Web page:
Matra Company's sports division under the name of Matra Sports, Equipe Matra Elf and Equipe Matra Sports (after a takeover by Simca in 1969 as Matra-Simca Division Automobile) was formed in 1965 and based at Champagne-sur-Seine (1965–1967), Romorantin-Lanthenay (1967–1969) and Vélizy-Villacoublay (1969–1979). In 1979 the sports division was taken over by Peugeot and renamed as Automobiles Talbot.
In the mid-1960s, Matra enjoyed considerable success in Formula 3 and F2 racing, particularly with the MS5 monocoque-based car, winning the French and European championships. In 1967, Jacky Ickx surprised the F1 establishment by posting the third-fastest qualifying time of 8:14" at the German Nürburgring in his 1600cc Matra MS7 F2, which was allowed to enter alongside the 3000cc F1 cars. In the race, he failed to finish due to a broken suspension.
Matra entered Formula One in 1968 when Jackie Stewart was a serious contender, winning several Grands Prix in the Tyrrell-run Matra MS10 which competed alongside the works team.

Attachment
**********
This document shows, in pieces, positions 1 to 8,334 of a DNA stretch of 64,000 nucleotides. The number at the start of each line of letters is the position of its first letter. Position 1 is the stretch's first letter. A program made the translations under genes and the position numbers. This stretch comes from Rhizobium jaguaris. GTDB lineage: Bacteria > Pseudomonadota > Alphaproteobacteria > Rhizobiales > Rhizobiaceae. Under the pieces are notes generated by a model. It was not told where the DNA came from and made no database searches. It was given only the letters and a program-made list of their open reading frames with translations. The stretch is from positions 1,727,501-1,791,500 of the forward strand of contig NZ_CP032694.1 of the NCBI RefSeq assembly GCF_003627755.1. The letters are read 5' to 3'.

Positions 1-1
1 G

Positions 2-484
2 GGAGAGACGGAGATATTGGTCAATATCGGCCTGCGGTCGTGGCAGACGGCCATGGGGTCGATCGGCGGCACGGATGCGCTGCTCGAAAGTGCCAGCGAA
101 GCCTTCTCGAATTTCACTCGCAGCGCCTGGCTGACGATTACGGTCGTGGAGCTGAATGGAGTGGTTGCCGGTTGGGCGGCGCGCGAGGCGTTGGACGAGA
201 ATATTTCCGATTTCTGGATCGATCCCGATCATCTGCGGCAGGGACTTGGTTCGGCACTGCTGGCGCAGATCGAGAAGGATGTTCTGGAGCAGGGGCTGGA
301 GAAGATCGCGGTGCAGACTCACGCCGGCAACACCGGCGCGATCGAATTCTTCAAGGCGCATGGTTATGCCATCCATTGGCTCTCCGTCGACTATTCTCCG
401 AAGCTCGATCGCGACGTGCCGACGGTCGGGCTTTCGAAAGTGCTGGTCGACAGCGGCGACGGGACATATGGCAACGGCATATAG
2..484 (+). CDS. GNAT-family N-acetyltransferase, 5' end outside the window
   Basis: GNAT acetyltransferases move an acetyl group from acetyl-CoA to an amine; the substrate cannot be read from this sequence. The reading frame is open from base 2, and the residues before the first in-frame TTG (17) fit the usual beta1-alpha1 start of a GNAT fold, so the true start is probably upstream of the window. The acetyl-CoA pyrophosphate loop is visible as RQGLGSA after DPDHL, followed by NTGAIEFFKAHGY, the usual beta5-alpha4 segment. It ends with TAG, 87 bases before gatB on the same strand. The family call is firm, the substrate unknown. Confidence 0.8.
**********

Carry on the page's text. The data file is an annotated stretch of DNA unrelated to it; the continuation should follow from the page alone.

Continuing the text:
Matra CEO Jean-Luc Lagardère made a strategic decision for the 1969 championship: the Matra works team would not compete in Formula One. Matra would instead focus its efforts on Ken Tyrrell's privateer team (renamed Matra International) and build a new DFV powered car with structural fuel tanks, even though it would only be eligible for a single season. The decision was even more radical given that Matra was seeking a partnership with Simca, which would preclude using Ford-branded engines for the following year. Stewart won the 1969 title easily with the new Cosworth-powered Matra MS80, which was designed by Gérard Ducarouge and Bernard Boyer, and corrected most of the weaknesses of the MS10. It was a spectacular achievement from a constructor that had only entered Formula One the previous year. France became only the third country (after the United Kingdom and Italy) to have produced a winning constructor, and Matra became the only constructor to have won the Constructors' Championship without running its own works team.